In addition to the structure of the vestibular apparatus, the researchers also paid attention to the orientation of the anteosaur’s cerebral cavity in relation to the rest of the skull. In anteosaurus, the long axis of the cerebral cavity is practically parallel to the axis of the skull (a conditional line from the occipital condyle to the tip of the muzzle), while in the Moschops, with the horizontal orientation of the cerebral cavity, the tip of the muzzle is directed steeply downward. In addition, this orientation can be confirmed by comparing the angle between the plane of the lateral semicircular canal and the long axis of the skull: in anteosaurus, this angle is 25°, and in Moschops, 65°. The authors suggest that in the course of evolution, tapinocephalics underwent a significant reorganization of the initial structure of the skull, which was probably caused by adaptation to the use of the head as a weapon or to a specific way of feeding. In modern mammals, this reorientation of the skull relative to the long axis of the cerebral cavity is called clinorinchia (see Primate Cranial Diversity) and is usually interpreted as an adaptation to herbivorousness and butting in ungulates, and in primates as a consequence of brain enlargement. Since tapinocephalic brains are relatively small, it is assumed that the tilt of their skull was formed for the same reasons as in modern sheep or goats, while nothing like this is observed in anteosaurs. Perhaps, if predatory dinocephals organized inter-male battles, then they behaved rather not like modern red deer, but like musk deer, which use their enlarged upper canines both for demonstration and as a weapon during conflicts.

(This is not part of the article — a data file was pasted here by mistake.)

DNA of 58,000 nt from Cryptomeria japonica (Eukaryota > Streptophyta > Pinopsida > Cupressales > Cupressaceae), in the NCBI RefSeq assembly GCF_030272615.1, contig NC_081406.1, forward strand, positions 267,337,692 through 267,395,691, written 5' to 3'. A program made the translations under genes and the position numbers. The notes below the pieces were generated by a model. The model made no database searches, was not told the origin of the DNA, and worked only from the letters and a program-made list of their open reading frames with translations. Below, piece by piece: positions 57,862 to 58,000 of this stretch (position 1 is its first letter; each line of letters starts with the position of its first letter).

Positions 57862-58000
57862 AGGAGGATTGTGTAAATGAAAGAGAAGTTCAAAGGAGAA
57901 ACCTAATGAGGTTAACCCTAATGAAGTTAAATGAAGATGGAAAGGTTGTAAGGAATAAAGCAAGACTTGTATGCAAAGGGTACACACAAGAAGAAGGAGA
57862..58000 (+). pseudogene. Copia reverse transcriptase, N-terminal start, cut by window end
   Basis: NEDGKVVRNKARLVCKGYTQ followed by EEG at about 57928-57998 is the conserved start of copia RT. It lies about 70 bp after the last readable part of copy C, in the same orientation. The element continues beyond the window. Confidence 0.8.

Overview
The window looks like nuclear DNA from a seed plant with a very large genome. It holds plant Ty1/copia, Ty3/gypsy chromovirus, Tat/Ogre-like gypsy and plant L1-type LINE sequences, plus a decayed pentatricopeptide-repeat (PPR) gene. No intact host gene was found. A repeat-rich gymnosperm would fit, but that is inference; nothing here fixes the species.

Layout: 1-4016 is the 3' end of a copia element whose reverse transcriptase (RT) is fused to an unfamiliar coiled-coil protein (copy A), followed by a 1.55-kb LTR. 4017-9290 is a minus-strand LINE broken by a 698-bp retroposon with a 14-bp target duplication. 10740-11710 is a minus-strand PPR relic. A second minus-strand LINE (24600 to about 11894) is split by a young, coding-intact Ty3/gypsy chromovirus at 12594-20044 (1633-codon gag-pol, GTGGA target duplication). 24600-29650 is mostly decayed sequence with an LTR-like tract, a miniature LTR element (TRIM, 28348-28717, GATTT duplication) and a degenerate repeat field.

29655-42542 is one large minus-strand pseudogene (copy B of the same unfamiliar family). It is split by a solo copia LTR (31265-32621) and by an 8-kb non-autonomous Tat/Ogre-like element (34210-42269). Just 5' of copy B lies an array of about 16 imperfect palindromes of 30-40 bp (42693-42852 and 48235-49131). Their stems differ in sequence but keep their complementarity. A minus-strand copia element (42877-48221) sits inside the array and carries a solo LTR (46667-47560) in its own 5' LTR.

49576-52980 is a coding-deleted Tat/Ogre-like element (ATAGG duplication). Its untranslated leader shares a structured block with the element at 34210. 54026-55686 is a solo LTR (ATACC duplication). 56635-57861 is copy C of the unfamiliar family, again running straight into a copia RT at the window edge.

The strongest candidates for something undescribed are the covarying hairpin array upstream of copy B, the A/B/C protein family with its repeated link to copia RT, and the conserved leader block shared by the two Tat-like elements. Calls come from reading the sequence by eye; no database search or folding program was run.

All these considerations, taking into account the data of previous studies, allowed the authors of the discussed work to suggest that in the course of evolution, primitive dinocephals, in which pachiostous thickening of the skull mainly served to strengthen bones and reduce the load on bites, gradually began to transform into more progressive tapinocephals, in which pachiostosis is impressive. expanded (in some species, the thickness of the cranium in the forehead area reached 30 centimeters, see M. Day et al., 2015. Youngest dinocephalian fossils extend the Tapinocephalus Zone, Karoo Basin, South Africa) and began to perform social functions.